Freezes in operation are more likely to impact business PCs as it impacts Cluster Shared Volumes (CSVs), though the lock-ups which “may cause the system to become unresponsive upon restart after installing this update” are caused by conflicts with antivirus software. Microsoft calls out ArcaBit, but in TenForums a number of other brands seem to be affected too.
The good news is things are about to change. Microsoft’s aforementioned U-turn allowing all versions of Windows 10 to delay both minor updates and major upgrades, will finally give users the control they deserve and enable them to proactively block buggy software. That said, the change doesn’t come in until May, and April is proving to be a particularly bad month for Windows 10.
In fact, it has been a particularly bad 18 months with even the company’s most ardent supporters stating Microsoft has a “ Software Quality Problem ”. Updates to Windows 10 alone caused serious problems for users in January , April , October and November 2018 as well as February 2019 prior to the current ‘Awful April’.
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Internet Protocol Terminal
The IPT accepts Internet or serial messaging using various protocols and can easily convert them to different protocols, or send them out as paging messages.
An ideal platform for hospitals, on-site paging applications, or converting legacy systems to modern protocols.
Prism-IPX Systems LLC.
Paging Data Receiver PDR-4
The PDR-4 is a multi-function paging data receiver that decodes paging messages and outputs them via the serial port, USB or Ethernet connectors.
Designed for use with Prism-IPX ECHO software Message Logging Software to receive messages and log the information for proof of transmission over the air, and if the data was error free.
Prism-IPX Systems LLC.
Wireless Network Planners
iPad Pro Diary: The 12.9-inch model has cured my Kindle Paperwhite envy
Ben Lovejoy - Apr. 17th 2019 7:29 am PT @benlovejoy
It will surprise no-one that I was an early adopter of the Kindle, buying one almost the moment they went on sale back in 2007. I was doing a lot of business travel at a time, and absolutely loved the ability to carry a whole load of books with me at all times in essentially zero space.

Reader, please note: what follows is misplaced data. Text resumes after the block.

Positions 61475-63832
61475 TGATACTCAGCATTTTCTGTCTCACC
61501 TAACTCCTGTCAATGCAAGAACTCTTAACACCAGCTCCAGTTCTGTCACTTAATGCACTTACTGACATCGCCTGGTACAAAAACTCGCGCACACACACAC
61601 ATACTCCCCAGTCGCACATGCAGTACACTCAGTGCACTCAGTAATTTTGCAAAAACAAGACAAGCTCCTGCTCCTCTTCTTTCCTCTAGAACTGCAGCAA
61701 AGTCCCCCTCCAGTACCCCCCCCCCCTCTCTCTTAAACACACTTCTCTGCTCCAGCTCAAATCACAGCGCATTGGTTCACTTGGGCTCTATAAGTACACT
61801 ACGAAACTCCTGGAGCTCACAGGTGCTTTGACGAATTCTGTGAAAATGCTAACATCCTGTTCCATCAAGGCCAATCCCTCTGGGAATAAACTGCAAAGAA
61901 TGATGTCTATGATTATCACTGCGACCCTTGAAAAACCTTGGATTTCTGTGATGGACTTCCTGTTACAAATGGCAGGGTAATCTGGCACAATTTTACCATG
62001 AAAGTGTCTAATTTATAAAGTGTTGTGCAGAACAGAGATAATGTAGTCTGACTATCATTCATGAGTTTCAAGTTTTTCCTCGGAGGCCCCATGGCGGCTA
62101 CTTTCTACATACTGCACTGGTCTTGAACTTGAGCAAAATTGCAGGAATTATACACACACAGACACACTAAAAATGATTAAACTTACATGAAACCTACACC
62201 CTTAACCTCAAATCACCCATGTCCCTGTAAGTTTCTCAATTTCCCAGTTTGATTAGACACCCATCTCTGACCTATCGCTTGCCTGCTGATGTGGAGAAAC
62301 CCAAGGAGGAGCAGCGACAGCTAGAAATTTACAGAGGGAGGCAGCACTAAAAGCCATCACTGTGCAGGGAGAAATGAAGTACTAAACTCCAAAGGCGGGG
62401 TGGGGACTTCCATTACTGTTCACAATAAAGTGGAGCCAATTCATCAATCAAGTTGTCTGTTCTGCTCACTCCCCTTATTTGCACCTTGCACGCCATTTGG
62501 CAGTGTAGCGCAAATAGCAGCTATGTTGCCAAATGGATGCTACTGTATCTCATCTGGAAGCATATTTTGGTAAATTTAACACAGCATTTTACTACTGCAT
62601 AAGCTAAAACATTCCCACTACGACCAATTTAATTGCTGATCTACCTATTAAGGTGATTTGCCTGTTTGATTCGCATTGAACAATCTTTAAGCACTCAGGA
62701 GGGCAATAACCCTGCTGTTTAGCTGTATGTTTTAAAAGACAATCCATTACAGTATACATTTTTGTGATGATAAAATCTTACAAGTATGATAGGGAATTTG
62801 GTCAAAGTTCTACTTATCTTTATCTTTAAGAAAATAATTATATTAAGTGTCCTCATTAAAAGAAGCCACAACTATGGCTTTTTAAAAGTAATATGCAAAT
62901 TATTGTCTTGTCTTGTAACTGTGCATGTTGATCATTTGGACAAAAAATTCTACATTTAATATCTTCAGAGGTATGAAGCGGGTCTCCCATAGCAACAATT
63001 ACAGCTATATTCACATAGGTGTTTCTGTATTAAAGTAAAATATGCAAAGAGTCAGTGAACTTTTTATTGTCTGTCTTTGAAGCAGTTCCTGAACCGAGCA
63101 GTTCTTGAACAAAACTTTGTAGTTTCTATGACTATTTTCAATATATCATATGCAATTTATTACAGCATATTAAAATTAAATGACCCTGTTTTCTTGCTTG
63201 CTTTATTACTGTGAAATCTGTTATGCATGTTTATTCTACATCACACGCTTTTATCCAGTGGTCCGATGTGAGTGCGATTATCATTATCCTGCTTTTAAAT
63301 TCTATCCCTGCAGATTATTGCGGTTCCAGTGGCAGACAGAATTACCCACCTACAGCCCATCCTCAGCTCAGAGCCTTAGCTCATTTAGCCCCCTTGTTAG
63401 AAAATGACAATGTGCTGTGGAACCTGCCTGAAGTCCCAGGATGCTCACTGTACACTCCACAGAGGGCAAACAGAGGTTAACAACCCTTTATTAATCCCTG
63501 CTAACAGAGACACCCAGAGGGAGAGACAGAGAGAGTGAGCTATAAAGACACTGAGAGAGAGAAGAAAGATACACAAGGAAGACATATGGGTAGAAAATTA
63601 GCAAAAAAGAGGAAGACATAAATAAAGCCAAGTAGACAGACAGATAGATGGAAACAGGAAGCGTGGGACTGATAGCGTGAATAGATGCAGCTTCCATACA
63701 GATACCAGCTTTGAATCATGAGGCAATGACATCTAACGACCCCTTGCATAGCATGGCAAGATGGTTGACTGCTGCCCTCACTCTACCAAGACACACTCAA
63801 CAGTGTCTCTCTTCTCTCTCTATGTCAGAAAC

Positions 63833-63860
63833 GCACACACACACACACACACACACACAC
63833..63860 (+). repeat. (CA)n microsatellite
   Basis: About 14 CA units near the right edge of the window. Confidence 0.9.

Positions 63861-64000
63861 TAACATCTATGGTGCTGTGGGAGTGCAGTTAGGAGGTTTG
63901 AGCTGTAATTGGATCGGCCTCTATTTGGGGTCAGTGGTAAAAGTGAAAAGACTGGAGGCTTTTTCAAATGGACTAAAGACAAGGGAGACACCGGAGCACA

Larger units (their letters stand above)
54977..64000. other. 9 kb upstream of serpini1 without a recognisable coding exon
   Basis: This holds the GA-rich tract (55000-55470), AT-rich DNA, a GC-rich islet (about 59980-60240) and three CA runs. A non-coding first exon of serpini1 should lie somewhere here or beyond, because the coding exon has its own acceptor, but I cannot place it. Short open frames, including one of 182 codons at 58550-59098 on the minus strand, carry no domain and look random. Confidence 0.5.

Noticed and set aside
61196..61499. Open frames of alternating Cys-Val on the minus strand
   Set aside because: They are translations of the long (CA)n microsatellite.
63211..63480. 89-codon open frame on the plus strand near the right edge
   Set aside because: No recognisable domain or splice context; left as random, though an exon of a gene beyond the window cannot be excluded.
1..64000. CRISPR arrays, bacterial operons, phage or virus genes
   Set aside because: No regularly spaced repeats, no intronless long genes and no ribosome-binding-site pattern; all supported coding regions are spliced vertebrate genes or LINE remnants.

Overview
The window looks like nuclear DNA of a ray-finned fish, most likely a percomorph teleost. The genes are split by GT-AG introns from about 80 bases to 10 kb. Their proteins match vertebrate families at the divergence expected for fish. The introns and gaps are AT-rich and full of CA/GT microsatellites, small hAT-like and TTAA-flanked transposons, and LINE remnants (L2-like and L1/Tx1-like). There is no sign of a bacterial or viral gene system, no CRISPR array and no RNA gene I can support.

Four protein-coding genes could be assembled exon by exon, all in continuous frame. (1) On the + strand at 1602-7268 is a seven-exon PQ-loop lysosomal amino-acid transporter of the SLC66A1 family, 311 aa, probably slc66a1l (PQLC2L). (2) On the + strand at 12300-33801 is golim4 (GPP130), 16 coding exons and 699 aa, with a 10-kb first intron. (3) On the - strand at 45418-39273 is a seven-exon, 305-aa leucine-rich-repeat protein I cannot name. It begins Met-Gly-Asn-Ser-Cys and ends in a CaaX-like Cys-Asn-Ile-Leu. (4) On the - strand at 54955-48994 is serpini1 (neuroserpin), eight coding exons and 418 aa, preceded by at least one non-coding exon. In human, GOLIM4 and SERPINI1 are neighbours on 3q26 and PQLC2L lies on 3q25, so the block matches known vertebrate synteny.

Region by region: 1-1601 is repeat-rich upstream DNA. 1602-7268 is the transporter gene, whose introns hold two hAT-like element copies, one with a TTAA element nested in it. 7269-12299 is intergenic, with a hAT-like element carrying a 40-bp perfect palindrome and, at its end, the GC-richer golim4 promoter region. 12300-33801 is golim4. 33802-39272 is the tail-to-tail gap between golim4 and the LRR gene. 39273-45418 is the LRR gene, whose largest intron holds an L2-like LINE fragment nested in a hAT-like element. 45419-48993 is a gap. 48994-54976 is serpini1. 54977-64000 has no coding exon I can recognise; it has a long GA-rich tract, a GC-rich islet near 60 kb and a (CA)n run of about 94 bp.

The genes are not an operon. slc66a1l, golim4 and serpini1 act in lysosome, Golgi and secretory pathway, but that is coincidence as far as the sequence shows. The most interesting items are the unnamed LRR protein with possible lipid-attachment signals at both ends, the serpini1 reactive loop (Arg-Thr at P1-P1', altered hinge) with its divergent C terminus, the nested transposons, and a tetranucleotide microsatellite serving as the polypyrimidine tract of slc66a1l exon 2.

My Kindle went literally everywhere with me, whether it was across town or to the other side of the world. That changed, however, when the first iPad came out…
I did initially carry both iPad and Kindle, but after a while it felt kind of redundant to carry two tablet-style devices when I could instead read books on my iPad. I switched to using my iPad as my ebook reader, something I’ve done ever since.
However, it did always feel like a compromise. The Kindle was much lighter, and easier to read in sunlight. On the other hand, the iPad was better at night, enabling me to read in bed in the dark without disturbing my partner.
When the Kindle Paperwhite came out, however, that addressed the biggest weakness of the device, and I did very briefly consider getting one. I decided in the end that my original decision was still valid — it was silly to carry two devices — but I must say that I still glanced enviously in their direction when I saw someone using one. The simplicity and lightweight form factor were very appealing, and I did find it required something of an effort to resist temptation when visiting Amazon.
The new 12.9-inch iPad Pro has, however, cured that envy! I recently found myself sat close to someone in a coffee shop. We were both reading, they on their Kindle Paperwhite, me in the Kindle app on my iPad. And I realised that the 12.9-inch iPad is the better experience.
The screen is better, the bezels are far smaller and — most importantly — the two-page layout on the iPad is just so much more pleasant. It feels much more like a paper book, and the Kindle screen feels cramped in comparison.
So that’s one gadget from which I’m now officially safe.
Remote AB Switches
ABX-1 switches are often used at remote transmitter sites to convert from old, outdated and unsupported controllers to the new modern Prism-IPX ipBSC base station controllers. Remotely switch to new controllers with GUI commands.
ABX-3 switches are widely used for enabling or disabling remote equipment and switching I/O connections between redundant messaging systems.
Prism-IPX Systems LLC.
The High Cost of Not Doing Business
After agreeing to establish high speed Internet in Louisville, KY, Google Fiber has backed out of the deal, reports GovTech.com. Over the next twenty months, Google will be paying back the $3.84 million it accepted for the project.
Google's obligations are many, including re-establishing service providers’ right-of-way now that their own service has ended. Additional funds will be directed towards clearing the fiber and sealant from affected roads, digging and paving as needed, and taking down above ground infrastructure support components that are no longer of use.
“Infrastructure in neighborhoods and public properties affected by Google Fiber will look as good or better than they did before the company began construction, just as our franchise agreement stipulated,” stated Grace Simrall, Louisville's Chief of Civic Innovation and Technology. “The city will diligently repair these roads and public spaces over the 20-month period.”